One for the Coast Guard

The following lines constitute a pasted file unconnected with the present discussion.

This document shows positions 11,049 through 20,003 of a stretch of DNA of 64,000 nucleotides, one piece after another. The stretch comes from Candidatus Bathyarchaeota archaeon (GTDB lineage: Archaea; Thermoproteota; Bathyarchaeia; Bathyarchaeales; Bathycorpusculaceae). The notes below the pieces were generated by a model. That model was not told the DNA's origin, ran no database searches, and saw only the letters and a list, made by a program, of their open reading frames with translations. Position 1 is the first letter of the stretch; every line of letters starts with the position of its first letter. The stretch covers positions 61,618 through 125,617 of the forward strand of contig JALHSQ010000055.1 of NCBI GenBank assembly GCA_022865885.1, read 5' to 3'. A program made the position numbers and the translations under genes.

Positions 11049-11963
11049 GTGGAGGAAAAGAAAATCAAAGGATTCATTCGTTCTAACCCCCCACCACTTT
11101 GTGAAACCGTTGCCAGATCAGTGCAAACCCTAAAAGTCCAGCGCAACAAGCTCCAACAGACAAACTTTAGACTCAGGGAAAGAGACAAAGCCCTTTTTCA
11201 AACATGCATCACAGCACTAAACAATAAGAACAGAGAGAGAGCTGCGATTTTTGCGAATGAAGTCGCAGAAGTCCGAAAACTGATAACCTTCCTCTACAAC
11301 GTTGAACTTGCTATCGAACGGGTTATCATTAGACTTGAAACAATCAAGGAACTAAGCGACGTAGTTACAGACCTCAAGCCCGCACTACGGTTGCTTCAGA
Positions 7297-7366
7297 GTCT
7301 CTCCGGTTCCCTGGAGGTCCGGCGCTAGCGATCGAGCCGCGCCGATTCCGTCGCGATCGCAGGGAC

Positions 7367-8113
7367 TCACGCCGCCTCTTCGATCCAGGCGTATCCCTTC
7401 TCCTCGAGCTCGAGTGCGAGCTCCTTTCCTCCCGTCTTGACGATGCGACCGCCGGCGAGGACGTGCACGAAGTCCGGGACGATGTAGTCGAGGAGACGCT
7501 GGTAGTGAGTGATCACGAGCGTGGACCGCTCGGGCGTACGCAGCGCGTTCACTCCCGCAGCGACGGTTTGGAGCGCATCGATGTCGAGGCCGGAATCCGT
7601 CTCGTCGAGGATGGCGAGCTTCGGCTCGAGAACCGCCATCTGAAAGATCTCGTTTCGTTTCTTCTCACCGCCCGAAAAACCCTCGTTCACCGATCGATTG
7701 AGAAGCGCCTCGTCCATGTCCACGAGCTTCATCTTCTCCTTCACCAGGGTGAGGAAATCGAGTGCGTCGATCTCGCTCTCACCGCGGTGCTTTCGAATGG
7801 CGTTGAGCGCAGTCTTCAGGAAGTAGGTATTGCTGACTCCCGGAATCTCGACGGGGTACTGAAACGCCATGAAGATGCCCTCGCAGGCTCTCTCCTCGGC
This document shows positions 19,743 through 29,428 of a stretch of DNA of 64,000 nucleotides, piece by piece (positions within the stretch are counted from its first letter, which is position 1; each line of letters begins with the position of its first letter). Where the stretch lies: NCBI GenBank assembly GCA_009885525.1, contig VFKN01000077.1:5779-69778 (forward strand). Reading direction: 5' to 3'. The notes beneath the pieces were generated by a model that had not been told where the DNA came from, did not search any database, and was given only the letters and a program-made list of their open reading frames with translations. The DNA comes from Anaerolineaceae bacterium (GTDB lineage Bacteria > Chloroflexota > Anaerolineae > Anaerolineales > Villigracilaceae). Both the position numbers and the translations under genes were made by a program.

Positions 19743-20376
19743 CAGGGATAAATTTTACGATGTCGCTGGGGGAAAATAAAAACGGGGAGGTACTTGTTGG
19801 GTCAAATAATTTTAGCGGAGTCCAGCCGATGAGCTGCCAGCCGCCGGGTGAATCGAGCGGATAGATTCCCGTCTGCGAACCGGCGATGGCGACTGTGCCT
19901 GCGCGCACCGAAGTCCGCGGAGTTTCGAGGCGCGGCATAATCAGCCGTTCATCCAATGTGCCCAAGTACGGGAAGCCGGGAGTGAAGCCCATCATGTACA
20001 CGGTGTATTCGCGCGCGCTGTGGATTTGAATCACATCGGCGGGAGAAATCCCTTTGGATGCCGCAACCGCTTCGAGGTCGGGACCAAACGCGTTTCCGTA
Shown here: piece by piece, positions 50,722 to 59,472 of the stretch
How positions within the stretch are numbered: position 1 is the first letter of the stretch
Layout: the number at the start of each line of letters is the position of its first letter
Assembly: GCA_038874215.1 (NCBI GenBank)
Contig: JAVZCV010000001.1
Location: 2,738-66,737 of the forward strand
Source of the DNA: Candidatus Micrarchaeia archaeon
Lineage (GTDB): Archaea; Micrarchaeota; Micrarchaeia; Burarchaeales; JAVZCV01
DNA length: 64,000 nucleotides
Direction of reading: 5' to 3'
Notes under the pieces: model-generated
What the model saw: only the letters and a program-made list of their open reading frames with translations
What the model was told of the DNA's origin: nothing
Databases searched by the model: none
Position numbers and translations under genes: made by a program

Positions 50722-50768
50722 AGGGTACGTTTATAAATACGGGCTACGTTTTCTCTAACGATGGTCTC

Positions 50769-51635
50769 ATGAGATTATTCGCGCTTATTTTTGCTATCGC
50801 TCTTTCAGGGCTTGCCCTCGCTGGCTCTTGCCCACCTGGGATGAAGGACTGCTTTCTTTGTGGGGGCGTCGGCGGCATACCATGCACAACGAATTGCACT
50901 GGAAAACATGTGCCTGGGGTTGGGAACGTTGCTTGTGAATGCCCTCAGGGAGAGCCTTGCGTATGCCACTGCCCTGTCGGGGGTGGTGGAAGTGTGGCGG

One for the Coast GuardNot much recognition has been given to the Coxswains of the LCI landing crafts, one of the most important war related jobs performed in the South Pacific by armed forces in WW II, .  Piloting the Landing craft for our invading attack forces, landing invasions and evacuating strike forces would have been almost impossible without these men. Pilots, called coxswains, manning the LCI’s  were one of the most important positions assigned to the United States Coast Guard.  As a Coast Guardsman myself, I was trained for the same job of landing infantry invasion forces on the beaches.  Fortunately for me, I was not assigned to the South Pacific as was Coast Guardsman Douglas Munro from Cle Elum, Washington.  He was just an ordinary sailor assigned to a coxswain’s position to pilot a landing craft, loaded with Marines for the invasion of Guadalcanal at Point Cruz. On September 27th 1942, when the first battalion, of Marines invaded Guadalcanal, the platoon was ambushed and had to be evacuated from the beaches. A landing craft, piloted by Coast Guard Signalman 1st class, Douglas Monro was assigned to the task. This was the second landing and evacuation trip of the day for Munro.  He had landed a company of Marines earlier that day.  Munro returned with another invading force after which he evacuated the wounded.  During these trips, Japanese enemy fire was extremely heavy strafing the craft unceasingly as Munro fearlessly interposed his boat shielding  the disembarking and evacuating wounded Marines. The enemy was frantically trying to defend the beaches. Coast-guardsman Munro absorbed the full fire on the starboard broadside of the boat.  The coxswain’s position at the rear of these crafts offered little or no protection from open fire.  Their upper bodies were almost completely exposed to gunfire from all directions, an easy target for rifle fire from the beach.  On his final run, his mission was to evacuate the wounded Marines.  Maneuvering  the LCI broadside to the beach, at his own risk was the only way to save about 40 Marines, some seriously  wounded. He safely loaded the wounded Marines returning from the beach When he saw the last man climbed aboard his craft, Munro pulled away from the beach full speed.  When almost clear from the beach in deep water, it happened.  Japanese gunfire struck Munro in the torso and fatally wounded  him at the helm. His last words were, ”Did they all get off?” An unknown Marine jumped into the coxswain’s position and piloted the boat to safety. Munro’s parents were presented with the Congressional Medal of Honor by President Franklin D. Roosevelt . This action was befitting of the Coast Guard’s life saving tradition which they still do every day.  Munro was not only involved in this rescue but also several other amphibious invasions  earlier in the same operation at Guadalcanal.  Signalman Munro had given the ultimate sacrifice for his country.  He saved the lives of over 40 US Marines,  Audie Murphy didn’t do that. Munro became a real hero when I was still in High School.  No one knew of this hero and what he did, but saving over 40 Marines, certainly deserves some attention.  No movies were made about Munro and his heroic efforts in helping to win the war like Sergeant Alvin York in WW I.  Just envision the situation.  40 Marines, some able, others wounded, being sheltered on one side of the boat by Munro’s maneuvering of the craft while the enemy on the other side, had guns blazing, was intent on blowing up the boat.  There is no question that Signalman first class, Douglas Monro died an American Hero, unsung hero, yet earned the one and only Congressional Medal of Honor award for Valor and bravery to a United States Coast-guardsman, the hard way, posthumously, beyond the call of duty for a Coast Guard sailor. I have never heard of this story before, have you? Where were the movie makers?